In February 1919, Gandhi cautioned the Viceroy of India with a cable communication that if the British were to pass the Rowlatt Act, he would appeal to Indians to start civil disobedience. The British government ignored him and passed the law, stating it would not yield to threats. The satyagraha civil disobedience followed, with people assembling to protest the Rowlatt Act. On 30 March 1919, British law officers opened fire on an assembly of unarmed people, peacefully gathered, participating in satyagraha in Delhi.
Gandhi felt that Hindu-Muslim co-operation was necessary for political progress against the British. He leveraged the Khilafat movement, wherein Sunni Muslims in India, their leaders such as the sultans of princely states in India and Ali brothers championed the Turkish Caliph as a solidarity symbol of Sunni Islamic community (ummah). They saw the Caliph as their means to support Islam and the Islamic law after the defeat of Ottoman Empire in World War I. Gandhi's support to the Khilafat movement led to mixed results. It initially led to a strong Muslim support for Gandhi. However, the Hindu leaders including Rabindranath Tagore questioned Gandhi's leadership because they were largely against recognising or supporting the Sunni Islamic Caliph in Turkey.More Info
Gandhi's vision of an independent India based on religious pluralism was challenged in the early 1940s by a new Muslim nationalism which was demanding a separate Muslim homeland carved out of India. In August 1947, Britain granted independence, but the British Indian Empire was partitioned into two dominions, a Hindu-majority India and Muslim-majority Pakistan. As many displaced Hindus, Muslims, and Sikhs made their way to their new lands, religious violence broke out, especially in the Punjab and Bengal. Eschewing the official celebration of independence in Delhi, Gandhi visited the affected areas, attempting to provide solace. In the months following, he undertook several fasts unto death to stop religious violence. The last of these, undertaken on 12 January 1948 when he was 78, also had the indirect goal of pressuring India to pay out some cash assets owed to Pakistan. Some Indians thought Gandhi was too accommodating. Among them was Nathuram Godse, a Hindu nationalist, who assassinated Gandhi on 30 January 1948 by firing three bullets into his chest.More Info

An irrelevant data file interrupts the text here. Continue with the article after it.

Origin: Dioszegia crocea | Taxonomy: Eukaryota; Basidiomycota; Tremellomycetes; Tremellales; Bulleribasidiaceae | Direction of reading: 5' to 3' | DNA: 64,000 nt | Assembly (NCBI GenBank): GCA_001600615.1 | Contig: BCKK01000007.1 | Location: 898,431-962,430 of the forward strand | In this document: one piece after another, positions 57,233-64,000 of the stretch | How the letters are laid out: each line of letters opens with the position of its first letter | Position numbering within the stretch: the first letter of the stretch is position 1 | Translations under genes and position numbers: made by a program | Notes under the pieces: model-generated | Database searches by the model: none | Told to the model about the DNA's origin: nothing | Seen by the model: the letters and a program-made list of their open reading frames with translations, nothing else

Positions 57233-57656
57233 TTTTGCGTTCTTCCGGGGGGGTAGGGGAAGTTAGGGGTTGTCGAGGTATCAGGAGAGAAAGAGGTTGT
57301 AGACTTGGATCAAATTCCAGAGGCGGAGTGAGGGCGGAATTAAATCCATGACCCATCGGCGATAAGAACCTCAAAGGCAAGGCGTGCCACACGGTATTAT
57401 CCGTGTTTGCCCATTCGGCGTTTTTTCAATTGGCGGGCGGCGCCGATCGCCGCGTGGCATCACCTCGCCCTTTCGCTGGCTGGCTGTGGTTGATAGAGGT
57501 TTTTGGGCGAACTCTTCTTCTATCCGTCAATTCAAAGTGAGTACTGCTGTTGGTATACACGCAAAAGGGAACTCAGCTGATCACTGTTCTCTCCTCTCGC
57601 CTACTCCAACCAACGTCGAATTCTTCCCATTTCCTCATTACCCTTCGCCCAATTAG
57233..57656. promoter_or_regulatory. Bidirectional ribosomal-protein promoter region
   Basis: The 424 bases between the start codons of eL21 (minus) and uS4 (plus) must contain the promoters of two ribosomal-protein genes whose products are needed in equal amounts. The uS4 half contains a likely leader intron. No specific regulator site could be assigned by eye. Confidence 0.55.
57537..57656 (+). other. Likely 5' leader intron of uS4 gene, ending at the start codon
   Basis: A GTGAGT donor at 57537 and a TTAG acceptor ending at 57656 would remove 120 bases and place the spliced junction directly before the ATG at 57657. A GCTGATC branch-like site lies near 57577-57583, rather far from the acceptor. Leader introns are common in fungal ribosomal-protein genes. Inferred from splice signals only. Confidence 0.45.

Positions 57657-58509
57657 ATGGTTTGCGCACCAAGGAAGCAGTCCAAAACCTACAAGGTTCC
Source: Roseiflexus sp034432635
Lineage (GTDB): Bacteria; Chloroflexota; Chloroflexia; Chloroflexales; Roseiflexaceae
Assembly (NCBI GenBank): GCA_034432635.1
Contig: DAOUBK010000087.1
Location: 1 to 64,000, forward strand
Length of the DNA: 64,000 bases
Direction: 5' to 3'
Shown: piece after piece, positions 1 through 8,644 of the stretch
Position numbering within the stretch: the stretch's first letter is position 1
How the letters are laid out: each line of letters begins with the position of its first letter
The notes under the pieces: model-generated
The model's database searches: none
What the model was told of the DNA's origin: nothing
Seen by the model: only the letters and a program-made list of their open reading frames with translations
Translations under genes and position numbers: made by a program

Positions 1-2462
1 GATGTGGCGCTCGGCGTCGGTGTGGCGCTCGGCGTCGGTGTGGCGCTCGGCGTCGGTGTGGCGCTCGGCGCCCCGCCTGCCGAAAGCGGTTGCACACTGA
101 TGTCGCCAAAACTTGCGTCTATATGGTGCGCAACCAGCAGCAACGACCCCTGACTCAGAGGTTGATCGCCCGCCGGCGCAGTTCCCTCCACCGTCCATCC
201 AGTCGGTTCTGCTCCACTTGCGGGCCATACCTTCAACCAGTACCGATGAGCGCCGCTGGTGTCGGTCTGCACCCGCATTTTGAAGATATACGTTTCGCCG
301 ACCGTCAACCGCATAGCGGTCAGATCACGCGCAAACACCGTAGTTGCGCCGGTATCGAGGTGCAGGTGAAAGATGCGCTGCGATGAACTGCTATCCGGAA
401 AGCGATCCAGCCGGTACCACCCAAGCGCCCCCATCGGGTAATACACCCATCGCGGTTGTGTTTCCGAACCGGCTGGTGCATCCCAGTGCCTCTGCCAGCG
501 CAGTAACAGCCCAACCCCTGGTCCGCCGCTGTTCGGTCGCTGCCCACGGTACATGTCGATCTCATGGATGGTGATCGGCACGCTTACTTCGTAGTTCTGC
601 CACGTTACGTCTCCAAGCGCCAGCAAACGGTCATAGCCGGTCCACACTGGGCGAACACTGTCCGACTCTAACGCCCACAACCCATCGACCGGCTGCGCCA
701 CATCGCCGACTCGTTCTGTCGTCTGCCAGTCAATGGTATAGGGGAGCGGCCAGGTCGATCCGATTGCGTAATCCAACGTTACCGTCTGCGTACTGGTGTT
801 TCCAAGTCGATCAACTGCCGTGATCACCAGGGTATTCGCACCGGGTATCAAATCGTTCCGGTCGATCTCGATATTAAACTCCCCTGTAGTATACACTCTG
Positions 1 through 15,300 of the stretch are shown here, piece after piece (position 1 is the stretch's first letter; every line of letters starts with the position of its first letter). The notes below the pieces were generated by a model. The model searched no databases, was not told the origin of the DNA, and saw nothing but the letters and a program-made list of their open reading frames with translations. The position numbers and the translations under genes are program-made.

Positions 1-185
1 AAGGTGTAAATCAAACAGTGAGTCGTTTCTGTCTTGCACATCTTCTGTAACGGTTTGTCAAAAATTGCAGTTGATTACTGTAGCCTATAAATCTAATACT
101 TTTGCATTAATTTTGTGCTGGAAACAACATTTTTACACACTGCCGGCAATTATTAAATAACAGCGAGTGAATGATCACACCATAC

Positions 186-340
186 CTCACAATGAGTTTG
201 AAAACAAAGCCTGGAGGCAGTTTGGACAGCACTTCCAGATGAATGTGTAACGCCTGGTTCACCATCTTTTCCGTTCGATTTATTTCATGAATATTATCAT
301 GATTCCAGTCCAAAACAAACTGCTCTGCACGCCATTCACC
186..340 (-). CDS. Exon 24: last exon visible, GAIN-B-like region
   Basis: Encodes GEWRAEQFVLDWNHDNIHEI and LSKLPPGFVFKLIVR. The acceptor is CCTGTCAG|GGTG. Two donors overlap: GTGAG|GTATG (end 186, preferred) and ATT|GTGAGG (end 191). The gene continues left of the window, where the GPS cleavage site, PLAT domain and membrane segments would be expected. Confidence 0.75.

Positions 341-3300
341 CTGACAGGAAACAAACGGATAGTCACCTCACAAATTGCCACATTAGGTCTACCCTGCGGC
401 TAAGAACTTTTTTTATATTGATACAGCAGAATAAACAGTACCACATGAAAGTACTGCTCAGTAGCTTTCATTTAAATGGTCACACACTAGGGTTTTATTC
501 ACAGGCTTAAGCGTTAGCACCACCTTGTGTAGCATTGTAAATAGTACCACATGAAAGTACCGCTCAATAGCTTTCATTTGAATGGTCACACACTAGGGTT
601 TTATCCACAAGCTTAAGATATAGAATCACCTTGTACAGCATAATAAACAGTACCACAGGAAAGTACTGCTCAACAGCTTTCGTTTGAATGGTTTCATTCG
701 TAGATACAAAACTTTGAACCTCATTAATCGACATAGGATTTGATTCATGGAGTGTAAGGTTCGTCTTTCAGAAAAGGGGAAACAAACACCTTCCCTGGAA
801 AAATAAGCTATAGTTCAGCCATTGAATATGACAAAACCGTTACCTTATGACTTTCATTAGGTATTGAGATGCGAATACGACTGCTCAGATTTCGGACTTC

The increasing Muslim support for Gandhi, after he championed the Caliph's cause, temporarily stopped the Hindu-Muslim communal violence. It offered evidence of inter-communal harmony in joint Rowlatt satyagraha demonstration rallies, raising Gandhi's stature as the political leader to the British. His support for the Khilafat movement also helped him sideline Muhammad Ali Jinnah, who had announced his opposition to the satyagraha non-co-operation movement approach of Gandhi. Jinnah began creating his independent support, and later went on to lead the demand for West and East Pakistan. Though they agreed in general terms on Indian independence, they disagreed on the means of achieving this. Jinnah was mainly interested in dealing with the British via constitutional negotiation, rather than attempting to agitate the masses.More Info
During the Boer War, Gandhi volunteered in 1900 to form a group of stretcher-bearers as the Natal Indian Ambulance Corps. According to Arthur Herman, Gandhi wanted to disprove the imperial British stereotype that Hindus were not fit for "manly" activities involving danger and exertion, unlike the Muslim "martial races". Gandhi raised eleven hundred Indian volunteers, to support British combat troops against the Boers. They were trained and medically certified to serve on the front lines. They were auxiliaries at the Battle of Colenso to a White volunteer ambulance corps. At the battle of Spion Kop Gandhi and his bearers moved to the front line and had to carry wounded soldiers for miles to a field hospital because the terrain was too rough for the ambulances. Gandhi and thirty-seven other Indians received the Queen's South Africa Medal.More Info
In February 1919, Gandhi cautioned the Viceroy of India with a cable communication that if the British were to pass the Rowlatt Act, he would appeal to Indians to start civil disobedience. The British government ignored him and passed the law, stating it would not yield to threats. The satyagraha civil disobedience followed, with people assembling to protest the Rowlatt Act. On 30 March 1919, British law officers opened fire on an assembly of unarmed people, peacefully gathered, participating in satyagraha in Delhi.More Info
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